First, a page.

Archive for November 2nd, 2008

When shall we three meet again?

When shall we three meet again?


by Allan Fish

(UK 1971 140m) DVD1/2

Out, out, brief candle…

p  Hugh Hefner, Roman Polanski, Andrew Braunsberg  d  Roman Polanski  w  Roman Polanski, Kenneth Tynan  play  William Shakespeare  ph  Gil Taylor  ed  Alastair McIntyre  m  The Third Ear Band  art  Fred Carter, Wilfrid Shingleton  cos  Anthony Mendleson  spc  Ted Samuels 

Jon Finch (Macbeth, Thane of Glamis), Francesca Annis (Lady Macbeth), Martin Shaw (Banquo), Nicholas Selby (Duncan I of Scotland), John Stride (Ross), Stephan Chase (Prince, later Malcolm III), Paul Shelley (Donalbain, later Donald III), Terence Bayler (Macduff), Andrew Laurence (Lennox), Bruce Purchase (Caithness), Keith Chegwin (Fleance), Diane Fletcher (Lady Macduff),

Those four words seem to be the most fitting way to describe Polanski’s film of Shakespeare’s Scottish play.  One must put its making in the context of when it was made.  It was Polanski’s first film since the horrific murder of his beloved Sharon Tate, another candle snubbed out before its time.  In a way, Polanski’s film seems equal parts confession and expurgation, with just a hint of exorcism thrown in.  This, to my mind, is his darkest film, because it shows that much more of his own soul in its running time than the rest of his work put together. (more…)

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by Allan Fish

(Japan 1936 76m) DVD2 (Japan only)

Aka. Arigato-San

The Lives of Five Thieves

d/w  Hiroshi Shimizu  novel  Yasunari Kawabata  ph  Isamu Aoki  m  Keizo Horiuchi 

Ken Uehara (Mr Thank You), Michiko Kuwano, Mayumi Tsukiji, Kaoru Futaba, Takashi Ishiyama, Einosuke Naka, Reikichi Kawamura,

One of the travesties of film history is the plight in retrospect of Hiroshi Shimizu, one of the great Japanese directors of the thirties.  Kenji Mizoguchi once said of him that “where the likes of myself and Ozu get films made by hard work, Shimizu is a genius.”  Belatedly Mikio Naruse and even Sadao Yamanaka have been given their dues in the west, but Shimizu virtually never.  Part of the reason for his neglect was that all his major work was done in the thirties, whereas Mizoguchi, Ozu and even Naruse made great films after 1950, when Rashomon made the west thirsty for more Nippon fare.  Shimizu had slipped the west by.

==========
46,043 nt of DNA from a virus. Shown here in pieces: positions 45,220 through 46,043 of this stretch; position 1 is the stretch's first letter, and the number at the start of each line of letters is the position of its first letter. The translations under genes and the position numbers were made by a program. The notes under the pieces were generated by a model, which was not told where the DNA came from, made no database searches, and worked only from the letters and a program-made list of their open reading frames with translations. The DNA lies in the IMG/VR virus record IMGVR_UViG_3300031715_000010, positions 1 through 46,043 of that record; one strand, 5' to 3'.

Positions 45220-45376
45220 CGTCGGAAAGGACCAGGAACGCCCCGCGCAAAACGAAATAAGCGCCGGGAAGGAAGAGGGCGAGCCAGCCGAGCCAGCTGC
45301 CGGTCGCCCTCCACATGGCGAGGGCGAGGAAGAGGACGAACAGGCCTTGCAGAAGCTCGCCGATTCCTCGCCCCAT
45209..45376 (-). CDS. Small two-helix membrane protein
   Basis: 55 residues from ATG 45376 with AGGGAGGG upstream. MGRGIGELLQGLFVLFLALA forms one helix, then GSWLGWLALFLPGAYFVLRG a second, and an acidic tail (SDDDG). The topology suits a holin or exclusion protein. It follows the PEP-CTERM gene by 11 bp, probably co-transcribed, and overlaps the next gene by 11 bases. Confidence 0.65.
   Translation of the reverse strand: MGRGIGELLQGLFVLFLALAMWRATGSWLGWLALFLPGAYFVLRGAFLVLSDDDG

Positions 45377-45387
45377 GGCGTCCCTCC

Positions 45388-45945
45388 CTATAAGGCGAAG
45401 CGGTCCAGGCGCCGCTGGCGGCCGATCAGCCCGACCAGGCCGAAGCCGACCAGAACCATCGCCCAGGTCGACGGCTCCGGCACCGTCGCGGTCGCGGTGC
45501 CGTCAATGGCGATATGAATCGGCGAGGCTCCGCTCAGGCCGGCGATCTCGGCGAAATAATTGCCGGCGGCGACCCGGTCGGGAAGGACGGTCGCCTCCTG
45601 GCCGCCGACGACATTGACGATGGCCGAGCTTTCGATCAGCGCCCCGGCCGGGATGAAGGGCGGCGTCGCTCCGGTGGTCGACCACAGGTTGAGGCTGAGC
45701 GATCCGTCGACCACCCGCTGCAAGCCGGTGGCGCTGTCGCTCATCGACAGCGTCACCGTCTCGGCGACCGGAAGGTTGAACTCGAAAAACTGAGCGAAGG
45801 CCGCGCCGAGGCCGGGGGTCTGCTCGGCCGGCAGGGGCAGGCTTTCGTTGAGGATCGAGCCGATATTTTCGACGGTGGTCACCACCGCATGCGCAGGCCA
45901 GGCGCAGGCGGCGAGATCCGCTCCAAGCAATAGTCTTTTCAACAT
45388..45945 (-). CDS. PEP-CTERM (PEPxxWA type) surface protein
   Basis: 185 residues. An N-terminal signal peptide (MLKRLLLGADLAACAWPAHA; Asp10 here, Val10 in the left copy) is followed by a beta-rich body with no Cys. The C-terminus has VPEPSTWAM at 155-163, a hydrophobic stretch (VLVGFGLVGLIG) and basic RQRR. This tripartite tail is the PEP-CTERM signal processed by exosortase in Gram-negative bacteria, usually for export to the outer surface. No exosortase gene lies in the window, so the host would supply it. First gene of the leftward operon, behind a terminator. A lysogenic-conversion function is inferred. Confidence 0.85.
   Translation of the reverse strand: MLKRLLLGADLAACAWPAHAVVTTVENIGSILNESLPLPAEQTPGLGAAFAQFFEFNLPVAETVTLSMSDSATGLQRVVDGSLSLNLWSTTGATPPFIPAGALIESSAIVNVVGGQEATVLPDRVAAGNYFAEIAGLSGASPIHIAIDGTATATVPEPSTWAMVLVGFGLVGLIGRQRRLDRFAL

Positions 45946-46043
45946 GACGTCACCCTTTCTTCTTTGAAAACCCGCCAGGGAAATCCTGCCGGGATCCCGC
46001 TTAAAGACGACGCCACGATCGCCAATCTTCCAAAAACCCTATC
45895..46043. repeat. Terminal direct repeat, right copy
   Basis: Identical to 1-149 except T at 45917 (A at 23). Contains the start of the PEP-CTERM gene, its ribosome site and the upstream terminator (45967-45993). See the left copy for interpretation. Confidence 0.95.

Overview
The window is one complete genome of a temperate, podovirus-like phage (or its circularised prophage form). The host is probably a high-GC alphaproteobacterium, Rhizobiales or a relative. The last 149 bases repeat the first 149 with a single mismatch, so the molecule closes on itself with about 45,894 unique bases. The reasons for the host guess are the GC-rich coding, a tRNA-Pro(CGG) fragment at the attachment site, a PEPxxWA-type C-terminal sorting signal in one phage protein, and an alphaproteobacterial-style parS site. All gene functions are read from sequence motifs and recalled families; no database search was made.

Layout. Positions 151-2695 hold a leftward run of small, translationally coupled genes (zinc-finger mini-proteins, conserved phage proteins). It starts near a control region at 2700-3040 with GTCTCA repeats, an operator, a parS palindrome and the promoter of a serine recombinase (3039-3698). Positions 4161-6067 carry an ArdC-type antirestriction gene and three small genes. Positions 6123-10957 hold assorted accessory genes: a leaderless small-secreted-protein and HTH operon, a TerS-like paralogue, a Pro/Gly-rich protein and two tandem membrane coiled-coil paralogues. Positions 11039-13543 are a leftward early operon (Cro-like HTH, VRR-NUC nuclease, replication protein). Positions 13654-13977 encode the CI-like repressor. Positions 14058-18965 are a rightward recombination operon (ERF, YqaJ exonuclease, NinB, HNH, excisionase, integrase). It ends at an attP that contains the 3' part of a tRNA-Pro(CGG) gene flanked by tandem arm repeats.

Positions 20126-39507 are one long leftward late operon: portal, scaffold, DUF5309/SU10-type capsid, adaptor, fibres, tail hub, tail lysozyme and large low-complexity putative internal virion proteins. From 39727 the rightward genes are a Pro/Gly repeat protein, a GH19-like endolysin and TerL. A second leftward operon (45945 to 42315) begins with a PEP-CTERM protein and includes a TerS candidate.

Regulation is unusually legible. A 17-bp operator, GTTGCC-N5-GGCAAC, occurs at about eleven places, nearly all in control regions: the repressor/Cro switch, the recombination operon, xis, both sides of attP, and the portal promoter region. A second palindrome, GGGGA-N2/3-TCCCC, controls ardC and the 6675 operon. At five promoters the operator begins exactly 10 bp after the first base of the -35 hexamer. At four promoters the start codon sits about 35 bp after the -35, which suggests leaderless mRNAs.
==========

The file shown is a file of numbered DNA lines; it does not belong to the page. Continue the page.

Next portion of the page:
A friendly young bus driver has gained the nickname of Mr Thank You from his passengers and friends because of his incredible politeness towards everyone.  Anyone he passes along the way he thanks, and anyone he accepts onto his bus he greets like a member of his own family.  One day, he stops off at the small coastal town of Shichichenko to take a few passengers to Tokyo, including a young girl who’s been forced to leave the village following a scandal, and another young girl, somewhat more worldly wise, who is vaguely attracted to the driver.  (more…)

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